It’s raining resumes

For the first time in my professional career I had an opportunity to review resumes for the position that I am vacating. It is a junior trading/admin position at a small family office hedge fund focusing on systematic trading strategies. Imagine being the junior level person at a start-up, you are expected to take care of all the small things as well as contribute to primary responsibilities.

Let me first say first off that there is a lot of talent looking for work. The quality of applicants and the pedigree of these people was humbling to say the least. Lehman, SocGen, Harvard, Cornell, Soros, First New York Securities, and a host of other recognizable names applied for this position. The majority of candidates seemed to be sell-siders and I was surprised that there were as few ‘entry’ level candidates or those with little experience. I would have thought for a position of this nature it would have been highly skewed however there could be other reasons for that.

Secondly, everyone’s resume looks the same! After looking at the first ten or so, your eye’s begin to glaze over and UBS exotic derivatives trader doesn’t seem like such a big deal anymore. Additionally the type and font size are usually small enough to be almost annoying. In all honesty, I probably only read one or two sentences on some of these resumes and that was usually the company name since it was the text that was bolded.

Also there were a number of multiple page resumes, I didn’t read any of the 2nd or 3rd page. I also did not read any cover letters or recommendations.

The few resumes I did stop at were mainly to see if I recognized the person. There was one resume that may have been one of those ‘friend of a friend of a friend” type deals. I also stopped at a few prop traders from firms I recognized but only glanced or looked for PERFORMANCE numbers. Only one person provided that from the prop traders. I only noticed one resume from my alma mater and I did stop to review that, again to see if I recognized the person.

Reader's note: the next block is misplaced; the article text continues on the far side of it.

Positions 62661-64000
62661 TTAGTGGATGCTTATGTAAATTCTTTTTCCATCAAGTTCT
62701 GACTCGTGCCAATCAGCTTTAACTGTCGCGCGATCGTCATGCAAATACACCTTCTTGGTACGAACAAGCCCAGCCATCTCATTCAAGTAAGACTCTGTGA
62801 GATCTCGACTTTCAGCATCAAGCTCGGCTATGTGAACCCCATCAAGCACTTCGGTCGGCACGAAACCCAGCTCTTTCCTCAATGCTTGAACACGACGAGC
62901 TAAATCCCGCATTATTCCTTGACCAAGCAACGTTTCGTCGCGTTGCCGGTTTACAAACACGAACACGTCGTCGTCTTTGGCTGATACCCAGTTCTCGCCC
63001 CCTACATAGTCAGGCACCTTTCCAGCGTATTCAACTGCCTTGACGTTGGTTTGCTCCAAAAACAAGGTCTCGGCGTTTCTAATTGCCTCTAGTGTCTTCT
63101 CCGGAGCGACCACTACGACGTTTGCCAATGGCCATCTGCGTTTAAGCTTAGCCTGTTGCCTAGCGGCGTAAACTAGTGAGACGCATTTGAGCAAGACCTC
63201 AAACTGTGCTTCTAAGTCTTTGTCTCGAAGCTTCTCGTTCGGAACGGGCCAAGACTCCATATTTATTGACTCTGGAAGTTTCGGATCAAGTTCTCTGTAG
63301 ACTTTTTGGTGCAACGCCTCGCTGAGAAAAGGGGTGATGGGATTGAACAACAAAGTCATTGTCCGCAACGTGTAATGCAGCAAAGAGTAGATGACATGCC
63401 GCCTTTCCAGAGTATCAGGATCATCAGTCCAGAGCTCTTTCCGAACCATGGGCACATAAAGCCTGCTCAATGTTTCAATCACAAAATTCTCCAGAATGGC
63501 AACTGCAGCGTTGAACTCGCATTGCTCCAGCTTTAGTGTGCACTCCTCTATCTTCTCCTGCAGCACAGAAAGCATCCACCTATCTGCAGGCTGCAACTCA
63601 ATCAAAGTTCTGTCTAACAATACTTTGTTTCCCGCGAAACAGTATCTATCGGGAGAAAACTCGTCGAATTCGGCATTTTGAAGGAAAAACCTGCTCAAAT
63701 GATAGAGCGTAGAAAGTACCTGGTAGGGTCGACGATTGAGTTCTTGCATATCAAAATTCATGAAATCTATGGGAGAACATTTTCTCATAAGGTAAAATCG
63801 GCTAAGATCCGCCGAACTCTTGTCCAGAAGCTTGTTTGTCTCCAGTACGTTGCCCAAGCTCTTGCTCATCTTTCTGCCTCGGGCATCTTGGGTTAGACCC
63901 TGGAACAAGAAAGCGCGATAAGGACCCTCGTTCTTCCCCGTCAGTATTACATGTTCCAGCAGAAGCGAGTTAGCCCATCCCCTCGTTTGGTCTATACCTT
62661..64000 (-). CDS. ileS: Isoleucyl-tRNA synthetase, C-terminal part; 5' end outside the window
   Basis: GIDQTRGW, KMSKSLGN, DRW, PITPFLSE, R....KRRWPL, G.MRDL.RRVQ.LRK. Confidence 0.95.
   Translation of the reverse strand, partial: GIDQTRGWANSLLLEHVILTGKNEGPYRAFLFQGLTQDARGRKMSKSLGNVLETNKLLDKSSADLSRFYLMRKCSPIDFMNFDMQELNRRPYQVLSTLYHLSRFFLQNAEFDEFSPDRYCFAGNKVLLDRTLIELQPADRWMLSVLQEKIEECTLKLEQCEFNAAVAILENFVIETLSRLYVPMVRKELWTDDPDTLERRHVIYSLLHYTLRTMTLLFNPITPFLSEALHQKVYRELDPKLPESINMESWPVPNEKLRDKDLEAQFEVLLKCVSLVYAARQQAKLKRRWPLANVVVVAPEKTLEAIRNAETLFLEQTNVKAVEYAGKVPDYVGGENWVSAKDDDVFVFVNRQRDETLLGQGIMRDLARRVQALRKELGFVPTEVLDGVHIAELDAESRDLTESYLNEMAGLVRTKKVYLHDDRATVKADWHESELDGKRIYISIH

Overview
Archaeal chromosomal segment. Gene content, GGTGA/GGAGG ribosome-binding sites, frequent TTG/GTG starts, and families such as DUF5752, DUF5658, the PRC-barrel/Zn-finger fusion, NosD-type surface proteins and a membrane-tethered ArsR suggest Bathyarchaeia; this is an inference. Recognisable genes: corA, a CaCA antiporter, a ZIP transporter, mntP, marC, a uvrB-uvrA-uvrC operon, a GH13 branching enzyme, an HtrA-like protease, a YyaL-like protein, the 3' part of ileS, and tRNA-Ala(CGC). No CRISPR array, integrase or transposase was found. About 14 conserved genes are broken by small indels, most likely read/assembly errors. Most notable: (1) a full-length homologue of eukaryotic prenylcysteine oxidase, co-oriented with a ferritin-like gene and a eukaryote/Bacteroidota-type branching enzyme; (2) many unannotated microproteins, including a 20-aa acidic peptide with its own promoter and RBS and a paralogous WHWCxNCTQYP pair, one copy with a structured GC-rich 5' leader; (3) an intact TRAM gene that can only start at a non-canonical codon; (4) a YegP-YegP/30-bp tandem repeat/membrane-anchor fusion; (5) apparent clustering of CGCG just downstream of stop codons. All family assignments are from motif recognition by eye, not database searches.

This was actually a very important experience and I believe I picked up a lot of important information being on the other side of hiring. Although I’ve read the advice many times, its not until you experience a situation do you truly understand or internalize information. You can read books your whole life but until you DO something, you can never really understand it. This is important to trading as well.

So here is a list of things I did learn:

  1. You must differentiate your resume VISUALLY, put graphics, header or logo, different font, something when I’m flipping through to catch my eye.
  2. The text written is basically useless so only write was is really relevant to the position. If it’s an alpha generating position, the top of your resume should include performance numbers. Put in a small equity curve to differentiate as in point 1 above. Cut out the fat and for goodness sake use larger, readable font.
  3. I know a lot of these financial firms focus on GPA, Ivy League, SAT scores, etc. I have no idea why…well I do but it’s foolish in my opinion as you cut down on a whole segment of the candidate pool that can offer skills others may not be able to. On the occasional few I did glance at education I looked to see if I recognize the school, perhaps the year, but could care less about anything else.  Instead focus on accomplishments pertinent to the position as in point 2 above. If the organization has an HR department, try to go around them. And btw, I did attend a top tier University.
  4. Even though we are reviewing resumes, the position is much more likely to goto an individual the current employees know or put forward rather then a random resume. I can almost assure you that there are more qualified people in the pool but if someone was to goto bat for a candidate that job is more or less assured to that person. This is an absolutely critical distinction-your network is your most important asset, not your resume! Your network is more  important than your resume.
  5. If you do get an interview, bring a few copies with you to hand out, it looks bad if you don’t.

~ by largecaptrader on October 8, 2009.

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